The public aren’t expecting this at all.  They’ve just voted in a referendum where they were told that £350 million a week could be saved for the NHS.  Reasonably enough they are going to ask why this has not happened.  They are unlikely to be impressed to be told that the money is not going to be available, that actually the £350 million was earmarked for other things as well, that Brexit has yet to happen, that the Leave camp are not the government and that it wouldn’t make all that much difference anyway.  Pointing at the small print will just leave the public feeling duped and angry.

If the public think that they have been had, this is probably going to do nothing to assuage concerns about how Brexit is developing.  Theresa May has pencilled in March for triggering Article 50 (subject to whatever the courts might rule about this).  Nothing much looks likely to happen before then and the vacuum about what Brexit means seems likely to continue till then, with increasing alarm among the public about the absence of a disclosed plan.  If Leave’s flagship policy comes to be seen as a con in the public’s eyes, public confidence in the whole idea is likely to dissipate at high speed. 

So Leavers should be thinking right now what they’re going to be telling the public if the NHS does go through a rough patch this winter.  The NHS’s problems could rapidly become their own.

Alastair Meeks



The Richmond Park battle with Zac is an absolutely must win for the LDs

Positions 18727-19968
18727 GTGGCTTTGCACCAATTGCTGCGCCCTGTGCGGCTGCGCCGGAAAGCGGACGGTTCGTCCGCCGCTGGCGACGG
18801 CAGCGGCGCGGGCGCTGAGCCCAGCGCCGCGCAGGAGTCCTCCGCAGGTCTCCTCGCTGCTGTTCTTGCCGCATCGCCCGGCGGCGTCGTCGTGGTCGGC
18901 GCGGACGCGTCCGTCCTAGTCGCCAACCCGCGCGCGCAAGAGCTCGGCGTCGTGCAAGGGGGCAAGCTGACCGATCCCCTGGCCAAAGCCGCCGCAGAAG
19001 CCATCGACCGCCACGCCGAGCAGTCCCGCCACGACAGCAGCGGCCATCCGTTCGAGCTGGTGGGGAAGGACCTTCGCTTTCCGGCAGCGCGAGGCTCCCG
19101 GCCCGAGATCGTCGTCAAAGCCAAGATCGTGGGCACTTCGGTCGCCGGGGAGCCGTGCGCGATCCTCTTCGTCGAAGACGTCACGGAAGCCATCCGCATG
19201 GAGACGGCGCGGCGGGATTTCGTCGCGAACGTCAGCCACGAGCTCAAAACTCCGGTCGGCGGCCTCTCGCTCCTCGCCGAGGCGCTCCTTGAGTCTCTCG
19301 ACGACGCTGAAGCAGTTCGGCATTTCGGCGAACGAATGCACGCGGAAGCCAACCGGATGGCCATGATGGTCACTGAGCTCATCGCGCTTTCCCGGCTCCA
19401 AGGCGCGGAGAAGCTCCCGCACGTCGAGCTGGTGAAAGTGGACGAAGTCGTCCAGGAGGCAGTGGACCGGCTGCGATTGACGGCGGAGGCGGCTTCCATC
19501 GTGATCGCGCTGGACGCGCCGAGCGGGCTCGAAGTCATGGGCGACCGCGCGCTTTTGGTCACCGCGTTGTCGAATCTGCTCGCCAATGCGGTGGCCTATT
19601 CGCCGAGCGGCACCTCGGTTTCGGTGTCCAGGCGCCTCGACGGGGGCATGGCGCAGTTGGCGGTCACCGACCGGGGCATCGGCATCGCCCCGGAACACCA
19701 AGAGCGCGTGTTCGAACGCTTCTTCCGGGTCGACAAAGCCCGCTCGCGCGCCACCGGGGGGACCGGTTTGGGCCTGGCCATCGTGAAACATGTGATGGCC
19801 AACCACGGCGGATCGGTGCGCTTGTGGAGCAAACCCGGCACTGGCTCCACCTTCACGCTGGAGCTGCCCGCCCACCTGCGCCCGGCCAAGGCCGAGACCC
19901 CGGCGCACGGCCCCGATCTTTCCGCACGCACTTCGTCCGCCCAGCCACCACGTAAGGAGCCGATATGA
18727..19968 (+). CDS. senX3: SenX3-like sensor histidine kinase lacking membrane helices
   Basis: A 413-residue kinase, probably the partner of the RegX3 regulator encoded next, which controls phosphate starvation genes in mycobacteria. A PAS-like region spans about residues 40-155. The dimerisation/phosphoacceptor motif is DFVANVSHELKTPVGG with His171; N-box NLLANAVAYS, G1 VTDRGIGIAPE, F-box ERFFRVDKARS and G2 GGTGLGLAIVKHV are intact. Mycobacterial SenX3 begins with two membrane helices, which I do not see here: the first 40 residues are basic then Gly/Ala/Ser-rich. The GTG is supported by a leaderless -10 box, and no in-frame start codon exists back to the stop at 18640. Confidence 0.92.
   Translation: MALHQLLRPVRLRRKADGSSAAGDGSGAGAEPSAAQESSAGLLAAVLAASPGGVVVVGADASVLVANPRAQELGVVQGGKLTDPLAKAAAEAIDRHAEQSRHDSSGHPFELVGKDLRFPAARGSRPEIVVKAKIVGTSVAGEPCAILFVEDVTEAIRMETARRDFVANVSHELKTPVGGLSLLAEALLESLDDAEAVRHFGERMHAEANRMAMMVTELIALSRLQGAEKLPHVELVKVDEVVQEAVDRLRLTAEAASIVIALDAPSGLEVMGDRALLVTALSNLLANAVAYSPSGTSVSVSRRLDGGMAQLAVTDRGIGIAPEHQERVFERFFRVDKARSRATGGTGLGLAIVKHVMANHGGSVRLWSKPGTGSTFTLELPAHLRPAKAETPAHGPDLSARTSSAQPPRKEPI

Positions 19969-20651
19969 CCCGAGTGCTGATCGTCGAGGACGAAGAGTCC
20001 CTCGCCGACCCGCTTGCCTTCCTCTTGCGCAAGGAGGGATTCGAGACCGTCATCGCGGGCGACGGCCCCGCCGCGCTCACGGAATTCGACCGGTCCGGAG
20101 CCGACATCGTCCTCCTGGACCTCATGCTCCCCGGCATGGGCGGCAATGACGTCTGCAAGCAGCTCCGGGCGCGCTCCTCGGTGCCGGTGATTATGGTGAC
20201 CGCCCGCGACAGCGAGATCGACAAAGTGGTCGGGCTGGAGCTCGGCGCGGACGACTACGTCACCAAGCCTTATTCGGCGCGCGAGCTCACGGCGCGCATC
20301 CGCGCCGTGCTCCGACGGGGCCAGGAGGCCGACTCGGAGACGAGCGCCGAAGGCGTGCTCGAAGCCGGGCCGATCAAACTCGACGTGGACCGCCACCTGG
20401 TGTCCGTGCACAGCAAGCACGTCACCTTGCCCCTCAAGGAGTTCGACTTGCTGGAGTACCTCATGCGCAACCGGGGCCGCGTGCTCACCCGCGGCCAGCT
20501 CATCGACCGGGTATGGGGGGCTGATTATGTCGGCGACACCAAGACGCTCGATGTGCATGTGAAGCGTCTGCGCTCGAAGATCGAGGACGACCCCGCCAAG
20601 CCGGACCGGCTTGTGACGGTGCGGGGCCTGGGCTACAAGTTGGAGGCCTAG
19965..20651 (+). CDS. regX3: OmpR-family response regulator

October 25th, 2016


If they can’t recover here then they are in trouble

To be frank I had been getting concerned about what we’d be doing on the site after the November 8th US election. PB is at its best when there are real elections taking place and there are real things to bet on. So I was absolutely delighted to get the news that we are to have a by-election in Richmond Park where Zac Goldsmith has quit because of the Heathrow decision.

At the moment we don’t know what his status will be and what the Tories will do. Will he stand as an anti LHR3 Independent or will be be adopted again as the official Conservative candidate by his local association?

My sense is that it will be the former with him getting tacit support from his local party who will not select a candidate.

This is all making the betting rather odd. William Hill are offering 10/1 on CON winning. What would happen to those bets if Zac is re-selected? Hard to say.

Judging by the betting pattern this afternoon the LDs have their tails up and believe that they can win. Ladbrokes opened with them as 6/4 second favourite. They are now 4/5 odds-on favourite.

Let there be in no doubt. The LDs have to win this seat if only to reinforce the narrative that 18 months on from the coalition they are on their way back. On the face of it this is well within the bounds of possibility. A swing only marginally larger than that saw last week in Withey would do it. They were also second place there last time so will find it easier to make the tactical argument.